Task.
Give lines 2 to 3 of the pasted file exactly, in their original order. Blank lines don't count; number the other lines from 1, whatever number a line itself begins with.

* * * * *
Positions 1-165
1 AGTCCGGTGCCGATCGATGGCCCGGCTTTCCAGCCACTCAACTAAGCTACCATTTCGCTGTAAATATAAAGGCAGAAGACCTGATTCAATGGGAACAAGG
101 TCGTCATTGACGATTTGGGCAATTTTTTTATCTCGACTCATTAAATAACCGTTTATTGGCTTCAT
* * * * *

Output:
1 AGTCCGGTGCCGATCGATGGCCCGGCTTTCCAGCCACTCAACTAAGCTACCATTTCGCTGTAAATATAAAGGCAGAAGACCTGATTCAATGGGAACAAGG
101 TCGTCATTGACGATTTGGGCAATTTTTTTATCTCGACTCATTAAATAACCGTTTATTGGCTTCAT